Sharing Biodiversity Heritage through Social Media: Mining Biodiversity’s “Big-Data”

Hall of Biodiversity AttributionShare Alike Some rights reserved by Ryan Somma
Hall of Biodiversity by Ryan Somma (CC BY-SA 2.0)

Dr. Anatoliy Gruzd, Director of the Social Media Lab, is the co-lead on one of 14 teams of international researchers that will receive funding from the Digging into Data Challenge, an international competition designed to challenge the research community to investigate how new computational techniques can be applied to “big data”—the massive multi-source datasets made possible by modern technology— in humanities and social science research.

The winners of the Challenge were announced yesterday by the ten international research funders from Europe and North America. The first round of the Digging into Data Challenge was held in 2009 and the second in 2011. For the current round, fourteen teams representing Canada, the Netherlands, the United Kingdom, and the United States will receive a total of approximately $5.1 million US. Each team represents collaborations among scholars, scientists, and information professionals from leading universities and libraries in Europe and North America.

Dr. Gruzd is the Canadian Principal Investigator on the “Mining Biodiversity” project, along with Dalhousie colleagues at the Faculty of Computer Science: Dr. Evangelos E. Milios, Dr. Stan Matwin, Dr. Vlado Keselj, Dr. Stephen Brooks and Dr. Sophia Ananiadou at the University of Manchester (UK) and William Ulate Rodriguez at the Missouri Botanical Garden (US).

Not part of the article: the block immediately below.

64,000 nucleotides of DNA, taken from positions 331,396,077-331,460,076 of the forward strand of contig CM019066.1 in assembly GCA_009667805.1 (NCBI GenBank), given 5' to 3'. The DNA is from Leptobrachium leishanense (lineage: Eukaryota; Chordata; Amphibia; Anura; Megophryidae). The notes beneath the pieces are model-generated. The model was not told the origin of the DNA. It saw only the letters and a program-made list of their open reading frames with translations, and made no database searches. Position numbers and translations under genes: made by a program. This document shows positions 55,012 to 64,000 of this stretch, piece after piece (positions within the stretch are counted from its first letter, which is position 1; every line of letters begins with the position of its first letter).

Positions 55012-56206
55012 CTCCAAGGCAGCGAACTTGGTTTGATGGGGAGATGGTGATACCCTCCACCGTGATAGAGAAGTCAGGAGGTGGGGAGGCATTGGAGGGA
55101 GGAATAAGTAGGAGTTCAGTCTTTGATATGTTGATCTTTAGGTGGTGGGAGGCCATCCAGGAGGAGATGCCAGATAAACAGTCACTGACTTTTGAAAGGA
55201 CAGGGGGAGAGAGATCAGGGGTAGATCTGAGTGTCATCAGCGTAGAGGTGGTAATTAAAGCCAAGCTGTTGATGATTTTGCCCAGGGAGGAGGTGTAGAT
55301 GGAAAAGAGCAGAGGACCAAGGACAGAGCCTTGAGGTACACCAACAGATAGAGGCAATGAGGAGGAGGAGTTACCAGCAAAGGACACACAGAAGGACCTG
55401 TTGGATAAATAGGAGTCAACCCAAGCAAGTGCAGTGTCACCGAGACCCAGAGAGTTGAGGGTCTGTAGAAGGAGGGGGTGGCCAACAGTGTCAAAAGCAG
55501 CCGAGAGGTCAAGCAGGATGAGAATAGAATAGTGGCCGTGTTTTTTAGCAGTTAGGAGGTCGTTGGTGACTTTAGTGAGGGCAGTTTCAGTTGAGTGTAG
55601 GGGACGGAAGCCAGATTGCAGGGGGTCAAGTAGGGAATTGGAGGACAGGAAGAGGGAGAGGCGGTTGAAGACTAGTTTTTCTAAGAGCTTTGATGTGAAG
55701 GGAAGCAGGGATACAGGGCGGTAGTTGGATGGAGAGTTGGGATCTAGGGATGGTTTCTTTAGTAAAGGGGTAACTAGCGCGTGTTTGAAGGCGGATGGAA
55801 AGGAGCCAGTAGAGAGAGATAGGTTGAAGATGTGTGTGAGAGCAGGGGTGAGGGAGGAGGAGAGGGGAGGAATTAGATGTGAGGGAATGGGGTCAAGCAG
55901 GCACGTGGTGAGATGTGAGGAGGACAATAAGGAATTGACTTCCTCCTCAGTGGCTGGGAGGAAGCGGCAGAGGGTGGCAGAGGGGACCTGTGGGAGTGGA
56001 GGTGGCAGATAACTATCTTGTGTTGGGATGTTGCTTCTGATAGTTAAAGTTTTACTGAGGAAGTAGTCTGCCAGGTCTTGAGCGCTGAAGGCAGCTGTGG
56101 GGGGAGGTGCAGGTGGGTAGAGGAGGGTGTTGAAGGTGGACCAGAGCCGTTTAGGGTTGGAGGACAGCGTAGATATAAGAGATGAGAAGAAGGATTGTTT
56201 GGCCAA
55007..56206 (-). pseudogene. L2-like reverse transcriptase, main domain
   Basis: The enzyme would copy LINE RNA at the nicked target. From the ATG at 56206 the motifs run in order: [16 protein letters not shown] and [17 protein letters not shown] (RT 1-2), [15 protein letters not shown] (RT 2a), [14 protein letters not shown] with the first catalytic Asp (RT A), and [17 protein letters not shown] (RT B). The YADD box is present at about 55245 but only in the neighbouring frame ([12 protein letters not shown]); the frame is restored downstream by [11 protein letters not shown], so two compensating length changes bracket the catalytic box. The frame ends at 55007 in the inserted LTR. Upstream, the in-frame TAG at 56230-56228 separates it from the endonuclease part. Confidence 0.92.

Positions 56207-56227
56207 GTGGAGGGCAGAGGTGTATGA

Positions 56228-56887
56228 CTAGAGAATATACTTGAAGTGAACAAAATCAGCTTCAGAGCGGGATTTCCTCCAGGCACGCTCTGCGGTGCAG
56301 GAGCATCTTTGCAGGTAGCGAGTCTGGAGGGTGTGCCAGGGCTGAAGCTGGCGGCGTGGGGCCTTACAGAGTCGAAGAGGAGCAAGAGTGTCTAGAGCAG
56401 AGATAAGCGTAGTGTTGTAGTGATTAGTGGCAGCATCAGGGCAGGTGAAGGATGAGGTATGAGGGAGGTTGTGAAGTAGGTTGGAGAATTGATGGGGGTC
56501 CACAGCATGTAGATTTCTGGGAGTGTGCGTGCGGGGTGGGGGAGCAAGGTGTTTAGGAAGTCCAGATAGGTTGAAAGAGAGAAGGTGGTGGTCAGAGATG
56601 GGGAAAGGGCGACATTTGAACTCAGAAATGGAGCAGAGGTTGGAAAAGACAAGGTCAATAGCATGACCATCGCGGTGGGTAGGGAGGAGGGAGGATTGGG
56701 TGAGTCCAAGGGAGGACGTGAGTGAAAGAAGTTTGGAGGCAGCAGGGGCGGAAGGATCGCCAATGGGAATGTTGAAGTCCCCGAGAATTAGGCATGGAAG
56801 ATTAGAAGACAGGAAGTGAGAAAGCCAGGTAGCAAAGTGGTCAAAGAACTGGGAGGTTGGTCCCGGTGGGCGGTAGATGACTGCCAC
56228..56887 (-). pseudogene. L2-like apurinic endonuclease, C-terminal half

The “Mining Biodiversity” project will develop a 21st Century “Social Digital Library” to facilitate the study and discussion of legacy scientific documents on biodiversity housed at the Biodiversity Heritage Library (BHL). The BHL is a consortium of natural history and botanical libraries that cooperate to digitize and make accessible the legacy literature of biodiversity held in their collections and to make that literature available for open access and responsible use as a part of a global “biodiversity commons.”

One of the aims of the project is to turn heritage or legacy science documents into “social” digital objects that can be easily shared among researchers and the public via social media. The expectation is that this will help to make these earlier biodiversity documents and artifacts more accessible and will help to raise the public awareness of how our planet’s biodiversity has changed over time. By creating an easy-to-use mechanism to share and discuss biodiversity digital artifacts this project will also create the opportunity for future research on how these artifacts are being used, and their impact on biodiversity awareness among the public. The project will integrate novel text mining methods, visualisation, crowdsourcing, and social media into the BHL. The project will be funded by SSHRC (The Social Sciences and Humanities Research Council – Canada), IMLS (The Institute of Museum and Library Services- US), and JISC (Joint Information Systems Committee- UK).